Humans are born naturally curious creatures. As youngsters, our world is mainly governed by what's within reach - or even better - fits in our mouths. For most of us, that changes as bigger folks start telling us to stop playing in the mud, eating crayons, and picking up beetles. We learn about cultural norms and social expectations. Sort of sad, isn't it? I suspect many pursue the sciences for the very reason that here, it's not only okay, but encouraged to get dirty. No matter what the reason, it's a trajectory to lead a life less ordinary by seeking to understand how things came to be the way they are. We've discovered our nontraditional interests and activities are acceptable 'in the name of science.' A spectacular profession.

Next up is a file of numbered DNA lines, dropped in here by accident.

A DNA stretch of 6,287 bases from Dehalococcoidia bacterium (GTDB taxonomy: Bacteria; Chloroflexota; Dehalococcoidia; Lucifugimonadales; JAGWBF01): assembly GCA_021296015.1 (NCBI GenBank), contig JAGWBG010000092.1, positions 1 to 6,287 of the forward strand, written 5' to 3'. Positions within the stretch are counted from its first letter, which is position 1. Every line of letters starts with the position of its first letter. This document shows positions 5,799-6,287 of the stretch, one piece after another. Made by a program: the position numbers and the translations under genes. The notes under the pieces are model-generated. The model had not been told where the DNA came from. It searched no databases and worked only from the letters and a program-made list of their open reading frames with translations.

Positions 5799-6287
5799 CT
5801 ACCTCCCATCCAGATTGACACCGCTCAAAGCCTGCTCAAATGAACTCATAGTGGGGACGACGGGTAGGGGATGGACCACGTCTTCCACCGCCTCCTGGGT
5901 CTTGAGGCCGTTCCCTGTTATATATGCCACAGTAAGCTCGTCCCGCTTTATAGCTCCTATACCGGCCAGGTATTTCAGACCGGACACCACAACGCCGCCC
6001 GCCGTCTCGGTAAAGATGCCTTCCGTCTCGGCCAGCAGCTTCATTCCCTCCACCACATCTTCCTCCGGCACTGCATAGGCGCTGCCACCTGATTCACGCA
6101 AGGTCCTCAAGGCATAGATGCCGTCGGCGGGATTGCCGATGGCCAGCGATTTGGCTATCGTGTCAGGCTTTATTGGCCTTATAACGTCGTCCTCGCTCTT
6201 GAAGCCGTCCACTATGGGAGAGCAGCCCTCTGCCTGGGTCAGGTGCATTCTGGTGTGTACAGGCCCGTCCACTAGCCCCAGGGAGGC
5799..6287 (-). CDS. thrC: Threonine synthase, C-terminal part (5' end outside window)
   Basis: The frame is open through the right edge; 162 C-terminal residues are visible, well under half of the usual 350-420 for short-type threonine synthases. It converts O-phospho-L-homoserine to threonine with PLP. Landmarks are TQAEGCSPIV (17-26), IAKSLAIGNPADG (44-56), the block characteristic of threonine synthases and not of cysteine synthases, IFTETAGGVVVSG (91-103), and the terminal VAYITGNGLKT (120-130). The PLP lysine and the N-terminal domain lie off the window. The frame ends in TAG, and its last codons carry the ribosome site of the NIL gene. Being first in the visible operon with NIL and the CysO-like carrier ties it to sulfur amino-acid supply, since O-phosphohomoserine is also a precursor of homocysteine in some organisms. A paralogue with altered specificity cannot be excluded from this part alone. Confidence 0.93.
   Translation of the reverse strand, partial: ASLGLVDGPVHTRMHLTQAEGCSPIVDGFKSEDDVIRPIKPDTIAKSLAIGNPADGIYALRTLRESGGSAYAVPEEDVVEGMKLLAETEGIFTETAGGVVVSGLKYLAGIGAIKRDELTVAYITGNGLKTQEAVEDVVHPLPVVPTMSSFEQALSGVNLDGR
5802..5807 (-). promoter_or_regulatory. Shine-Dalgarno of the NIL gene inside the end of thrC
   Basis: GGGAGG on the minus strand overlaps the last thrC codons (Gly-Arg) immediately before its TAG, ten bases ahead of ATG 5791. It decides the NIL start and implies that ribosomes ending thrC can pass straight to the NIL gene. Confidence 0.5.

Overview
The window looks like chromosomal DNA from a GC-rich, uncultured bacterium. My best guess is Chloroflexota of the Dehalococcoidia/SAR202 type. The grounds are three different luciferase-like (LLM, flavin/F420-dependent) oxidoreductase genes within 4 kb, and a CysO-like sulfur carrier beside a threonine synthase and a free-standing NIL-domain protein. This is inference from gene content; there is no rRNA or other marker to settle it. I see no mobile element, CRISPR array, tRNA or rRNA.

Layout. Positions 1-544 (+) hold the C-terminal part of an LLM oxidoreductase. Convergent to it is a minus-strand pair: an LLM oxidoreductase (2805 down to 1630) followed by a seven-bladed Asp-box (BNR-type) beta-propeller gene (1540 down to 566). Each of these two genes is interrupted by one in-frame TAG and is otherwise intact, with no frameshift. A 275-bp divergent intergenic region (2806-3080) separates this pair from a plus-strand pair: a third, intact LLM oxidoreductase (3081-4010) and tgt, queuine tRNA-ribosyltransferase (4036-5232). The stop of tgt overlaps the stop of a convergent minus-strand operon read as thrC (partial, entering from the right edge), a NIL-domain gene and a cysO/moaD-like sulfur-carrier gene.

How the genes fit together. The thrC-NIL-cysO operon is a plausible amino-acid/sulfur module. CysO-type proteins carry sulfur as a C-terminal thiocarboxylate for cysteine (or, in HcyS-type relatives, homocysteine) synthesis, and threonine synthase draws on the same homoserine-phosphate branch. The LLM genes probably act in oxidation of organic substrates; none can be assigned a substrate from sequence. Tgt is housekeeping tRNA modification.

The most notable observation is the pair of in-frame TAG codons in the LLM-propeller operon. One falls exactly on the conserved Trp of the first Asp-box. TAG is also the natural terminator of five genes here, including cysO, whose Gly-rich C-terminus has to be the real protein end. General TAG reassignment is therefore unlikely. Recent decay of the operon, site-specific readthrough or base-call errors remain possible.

Here in Africa, our intrepid leader Johnny Wilson grew up nearby Kgaswane Nature Reserve in Rustenburg where we spent the day. He seems to know exactly where to find each animal and can mimic bird calls perfectly. He laughs when I try my best to do the same. And with that, I'm eight years old again, making my way through the brush. Delighted every time I spot a vervet monkey or grey hornbill. I've returned to the place we all begin. Everything is novel and no one is telling me to stop exploring. It's on these adventures that I experience a reawakening of sorts and am reminded why I love biology as much as I do. The study of life.